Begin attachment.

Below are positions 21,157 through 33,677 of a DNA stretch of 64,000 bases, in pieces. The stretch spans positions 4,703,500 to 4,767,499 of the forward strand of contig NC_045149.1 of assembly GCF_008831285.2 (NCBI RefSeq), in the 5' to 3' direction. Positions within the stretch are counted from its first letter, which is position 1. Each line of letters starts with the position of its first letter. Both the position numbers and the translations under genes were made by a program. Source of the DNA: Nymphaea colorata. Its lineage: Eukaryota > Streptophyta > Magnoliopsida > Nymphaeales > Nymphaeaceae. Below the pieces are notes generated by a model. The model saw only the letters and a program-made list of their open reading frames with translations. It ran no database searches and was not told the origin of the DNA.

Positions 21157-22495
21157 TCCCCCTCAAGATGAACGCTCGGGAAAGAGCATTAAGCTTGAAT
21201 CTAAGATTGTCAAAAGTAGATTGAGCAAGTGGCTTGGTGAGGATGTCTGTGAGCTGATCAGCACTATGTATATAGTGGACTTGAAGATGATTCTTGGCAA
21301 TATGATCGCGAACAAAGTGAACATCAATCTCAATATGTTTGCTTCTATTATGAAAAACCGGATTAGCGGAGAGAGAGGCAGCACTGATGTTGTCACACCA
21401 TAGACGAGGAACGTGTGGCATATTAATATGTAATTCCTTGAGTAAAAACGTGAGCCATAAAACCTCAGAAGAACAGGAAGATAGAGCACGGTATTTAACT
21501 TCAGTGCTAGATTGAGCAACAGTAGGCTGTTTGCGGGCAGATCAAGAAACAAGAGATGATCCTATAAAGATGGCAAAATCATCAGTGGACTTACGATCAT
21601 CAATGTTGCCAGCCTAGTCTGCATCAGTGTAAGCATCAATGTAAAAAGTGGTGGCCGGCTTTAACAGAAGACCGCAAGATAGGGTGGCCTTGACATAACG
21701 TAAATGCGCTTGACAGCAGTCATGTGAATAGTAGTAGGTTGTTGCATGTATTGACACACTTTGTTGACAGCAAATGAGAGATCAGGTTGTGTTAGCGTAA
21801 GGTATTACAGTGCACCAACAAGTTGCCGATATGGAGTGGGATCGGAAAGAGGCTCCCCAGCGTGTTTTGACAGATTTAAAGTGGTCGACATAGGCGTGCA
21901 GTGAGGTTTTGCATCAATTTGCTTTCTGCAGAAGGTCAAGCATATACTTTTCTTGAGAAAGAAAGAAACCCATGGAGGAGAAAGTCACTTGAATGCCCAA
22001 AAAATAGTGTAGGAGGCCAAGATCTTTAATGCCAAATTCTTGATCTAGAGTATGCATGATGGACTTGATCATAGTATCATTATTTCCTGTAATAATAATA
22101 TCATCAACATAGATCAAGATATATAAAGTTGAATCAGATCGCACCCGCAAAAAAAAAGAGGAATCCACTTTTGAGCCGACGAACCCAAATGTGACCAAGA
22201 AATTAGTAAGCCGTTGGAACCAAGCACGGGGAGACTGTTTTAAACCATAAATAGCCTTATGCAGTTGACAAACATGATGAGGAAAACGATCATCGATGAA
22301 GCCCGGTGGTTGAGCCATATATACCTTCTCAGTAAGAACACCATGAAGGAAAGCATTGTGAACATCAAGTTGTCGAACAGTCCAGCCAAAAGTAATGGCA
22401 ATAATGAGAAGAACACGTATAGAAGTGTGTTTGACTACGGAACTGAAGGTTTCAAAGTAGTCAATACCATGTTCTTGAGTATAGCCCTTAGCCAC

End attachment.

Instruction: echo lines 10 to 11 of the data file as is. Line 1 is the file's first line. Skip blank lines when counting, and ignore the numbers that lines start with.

21801 GGTATTACAGTGCACCAACAAGTTGCCGATATGGAGTGGGATCGGAAAGAGGCTCCCCAGCGTGTTTTGACAGATTTAAAGTGGTCGACATAGGCGTGCA
21901 GTGAGGTTTTGCATCAATTTGCTTTCTGCAGAAGGTCAAGCATATACTTTTCTTGAGAAAGAAAGAAACCCATGGAGGAGAAAGTCACTTGAATGCCCAA